• what processes are running? ps
  • show my identity info: id
  • C compiler: cc

… and so on.

If you want any custom abbreviations, those are easy. Just drop something like alias ad=avrdude into your shell config. I think the default place for that is ~/.bashrc.

Why .bashrc? Because “bash” is the default shell on most systems, and “rc” is the runtime config. And traditionally, config files start with a dot and are called “dotfiles”. Oh, and ~ is shorthand for “my home directory”.

Why bash? Because the original default shell, sh, was made by a guy named Bourne. So it’s called the Bourne shell. But it was eventually replaced by a more powerful rewrite, called the “Bourne Again Shell”… or “bash” for short. Unix people like funny names.

Also because it makes the “shebang” line sound more like a 1960s Batman fight scene. The first line of most scripts is the “shebang”, which tells the system where to find an interpreter for the script. For bash, that line looks like:


… which is pronounced: Hash Bang Slash Bin Slash Bash!

It’s called a shebang because it starts with “hash bang”.

That’s a great way to remember things like this. And you’ve already done most of the work for making a script. Set the executable bit on the file, and then it should be able to run without having to copy/paste. I don’t know how to do that in a GUI though… I just use commands for that sort of thing. Like, save the commands you want to run to ~/bin/af (for Anduril Flash) and then, in a terminal:

chmod +x bin/af

Now you have an “af” command to flash Anduril. The “chmod” tells it to change the mode, “+x” tells it to add the executable flag, and the “bin/af” tells it which file to change. Putting the file in ~/bin/ puts it into your personal search path. Anything in there becomes part of your shell’s vocabulary, basically… so you can put all sorts of verbs in there for commands you want to remember and run again.

You could also make an “ab” script to go with “af” – Anduril Build, and Anduril Flash.


cd ~/src/flashlight-firmware/ToyKeeper/spaghetti-monster/anduril/
./build.sh emisar-2ch


cd ~/src/flashlight-firmware/ToyKeeper/spaghetti-monster/anduril/
avrdude -p t1634 -c usbasp -U flash:w:anduril.emisar-2ch.hex

Something like that, anyway. It’s also recommended to add a little more info, to make it explicit what script language it’s written in and add notes for human use. So it might be more like this in practice:


# ab: Anduril Build script

# exit if any errors happen
set -e

# go to where the source code is
cd ~/src/flashlight-firmware/ToyKeeper/spaghetti-monster/anduril/

# build the versions I have hardware for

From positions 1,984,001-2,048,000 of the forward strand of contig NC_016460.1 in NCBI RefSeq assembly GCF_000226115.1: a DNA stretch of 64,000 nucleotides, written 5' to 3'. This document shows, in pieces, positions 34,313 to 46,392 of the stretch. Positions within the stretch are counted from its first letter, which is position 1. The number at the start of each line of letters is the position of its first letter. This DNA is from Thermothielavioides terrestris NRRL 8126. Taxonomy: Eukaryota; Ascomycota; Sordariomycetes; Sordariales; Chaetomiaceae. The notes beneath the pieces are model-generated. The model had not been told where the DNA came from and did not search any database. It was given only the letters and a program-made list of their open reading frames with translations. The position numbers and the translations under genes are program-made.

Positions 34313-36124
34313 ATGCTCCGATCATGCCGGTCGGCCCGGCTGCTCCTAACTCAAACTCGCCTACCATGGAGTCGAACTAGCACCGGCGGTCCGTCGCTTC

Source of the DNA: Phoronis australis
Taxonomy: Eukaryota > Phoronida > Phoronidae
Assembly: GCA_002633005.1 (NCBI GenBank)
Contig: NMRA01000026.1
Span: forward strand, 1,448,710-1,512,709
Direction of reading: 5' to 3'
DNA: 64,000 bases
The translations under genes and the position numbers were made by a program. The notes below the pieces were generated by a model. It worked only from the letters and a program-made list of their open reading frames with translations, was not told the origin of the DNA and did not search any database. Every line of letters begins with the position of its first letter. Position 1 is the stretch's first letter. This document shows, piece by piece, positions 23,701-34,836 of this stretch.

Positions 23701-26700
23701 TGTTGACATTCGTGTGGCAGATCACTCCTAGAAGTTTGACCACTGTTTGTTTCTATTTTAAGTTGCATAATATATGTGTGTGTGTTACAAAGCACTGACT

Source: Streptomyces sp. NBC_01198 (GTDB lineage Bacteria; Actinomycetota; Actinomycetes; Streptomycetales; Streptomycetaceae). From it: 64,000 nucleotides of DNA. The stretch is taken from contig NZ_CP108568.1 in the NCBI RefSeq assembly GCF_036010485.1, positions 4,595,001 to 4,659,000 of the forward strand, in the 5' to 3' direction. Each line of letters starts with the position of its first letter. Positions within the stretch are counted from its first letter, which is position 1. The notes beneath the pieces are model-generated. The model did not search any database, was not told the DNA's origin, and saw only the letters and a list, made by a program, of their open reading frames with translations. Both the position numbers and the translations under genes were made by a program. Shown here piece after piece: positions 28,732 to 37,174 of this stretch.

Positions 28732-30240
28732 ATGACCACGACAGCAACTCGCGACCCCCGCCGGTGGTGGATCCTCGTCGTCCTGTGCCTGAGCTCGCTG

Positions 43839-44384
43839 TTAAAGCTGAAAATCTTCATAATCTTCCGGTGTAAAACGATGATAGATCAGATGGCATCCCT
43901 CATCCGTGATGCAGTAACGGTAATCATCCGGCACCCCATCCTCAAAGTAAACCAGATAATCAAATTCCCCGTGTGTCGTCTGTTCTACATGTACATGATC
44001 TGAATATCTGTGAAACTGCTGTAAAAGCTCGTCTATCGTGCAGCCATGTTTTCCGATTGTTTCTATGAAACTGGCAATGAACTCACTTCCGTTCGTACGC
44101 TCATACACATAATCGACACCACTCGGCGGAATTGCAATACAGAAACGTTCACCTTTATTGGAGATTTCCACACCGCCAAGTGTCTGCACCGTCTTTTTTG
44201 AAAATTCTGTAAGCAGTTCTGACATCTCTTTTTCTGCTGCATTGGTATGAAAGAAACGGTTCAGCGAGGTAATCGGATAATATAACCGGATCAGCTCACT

./build.sh emisar-2ch
./build.sh ts10

As for “bin”, that name also exists mostly for historical reasons. Programs are traditionally written in source code and then compiled to “binaries”, so “bin” was used as the place to store binaries. It’s where the shell looks for commands to run. But scripts can go there too.

… and scripts can be literally anything. Make up your own custom vocabulary if you want, and then talk to your computer in that language. The whole thing is designed to make it easy for people to customize and automate anything they need, and reduce the amount of typing necessary.

Or to just play with. That’s pretty straightforward too. Like, here’s a session showing a tiny script I made a long time ago…

> Do the Hokey Pokey!
Okay, I did the Hokey Pokey!

> Do it faster!
Okay, I did it faster!

> Do it right this time.
Okay, I did it right this time.

> which Do

> cat $(which Do)
echo "Okay, I did $*"

> _

It’s a simple 1-line script. It just prints out the parameters you pass to it (the $* part), but it puts an “Okay I did” in front.

Because you never know when you might need to tell your computer to Do six impossible things before breakfast.

Or, like, flash new firmware without typing a long command again.

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As an aside to that aside, you now know more Unix than like 95% of the population. Go, you!

Most of it is literally just a bunch of verbs that you pass nouns to. It’s all “verb noun noun noun” commands.

… and that’s how most other stuff in computing works too. They mostly just have different verbs, and different nouns, and different punctuation. Sometimes different ordering too.

  • sh: verb noun noun
  • Assembly: verb noun, noun
  • Python: verb(noun, noun)
  • C: verb(noun, noun);
  • COBOL: VERB noun noun.
  • PHP: verb($noun, $noun);
  • Java: noun.verb(noun);
  • Lisp: (verb noun noun)
  • Forth: noun noun verb
  • Perl: $@#~=/^!*&>%!</;